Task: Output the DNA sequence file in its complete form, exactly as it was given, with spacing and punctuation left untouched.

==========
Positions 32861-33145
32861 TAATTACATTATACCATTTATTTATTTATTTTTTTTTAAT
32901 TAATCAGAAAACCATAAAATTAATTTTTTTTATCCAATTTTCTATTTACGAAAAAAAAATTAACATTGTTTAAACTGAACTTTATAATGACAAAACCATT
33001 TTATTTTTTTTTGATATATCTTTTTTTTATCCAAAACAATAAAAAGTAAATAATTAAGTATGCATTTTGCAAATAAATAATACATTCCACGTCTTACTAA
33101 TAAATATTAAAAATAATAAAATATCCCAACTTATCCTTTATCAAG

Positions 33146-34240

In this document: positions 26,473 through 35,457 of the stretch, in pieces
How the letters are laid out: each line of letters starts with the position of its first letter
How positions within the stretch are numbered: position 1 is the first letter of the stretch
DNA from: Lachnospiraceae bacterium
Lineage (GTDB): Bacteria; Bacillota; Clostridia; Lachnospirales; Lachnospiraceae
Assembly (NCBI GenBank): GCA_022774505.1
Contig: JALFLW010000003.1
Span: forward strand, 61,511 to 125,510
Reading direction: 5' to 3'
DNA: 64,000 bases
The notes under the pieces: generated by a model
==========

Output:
Positions 32861-33145
32861 TAATTACATTATACCATTTATTTATTTATTTTTTTTTAAT
32901 TAATCAGAAAACCATAAAATTAATTTTTTTTATCCAATTTTCTATTTACGAAAAAAAAATTAACATTGTTTAAACTGAACTTTATAATGACAAAACCATT
33001 TTATTTTTTTTTGATATATCTTTTTTTTATCCAAAACAATAAAAAGTAAATAATTAAGTATGCATTTTGCAAATAAATAATACATTCCACGTCTTACTAA
33101 TAAATATTAAAAATAATAAAATATCCCAACTTATCCTTTATCAAG

Positions 33146-34240

In this document: positions 26,473 through 35,457 of the stretch, in pieces
How the letters are laid out: each line of letters starts with the position of its first letter
How positions within the stretch are numbered: position 1 is the first letter of the stretch
DNA from: Lachnospiraceae bacterium
Lineage (GTDB): Bacteria; Bacillota; Clostridia; Lachnospirales; Lachnospiraceae
Assembly (NCBI GenBank): GCA_022774505.1
Contig: JALFLW010000003.1
Span: forward strand, 61,511 to 125,510
Reading direction: 5' to 3'
DNA: 64,000 bases
The notes under the pieces: generated by a model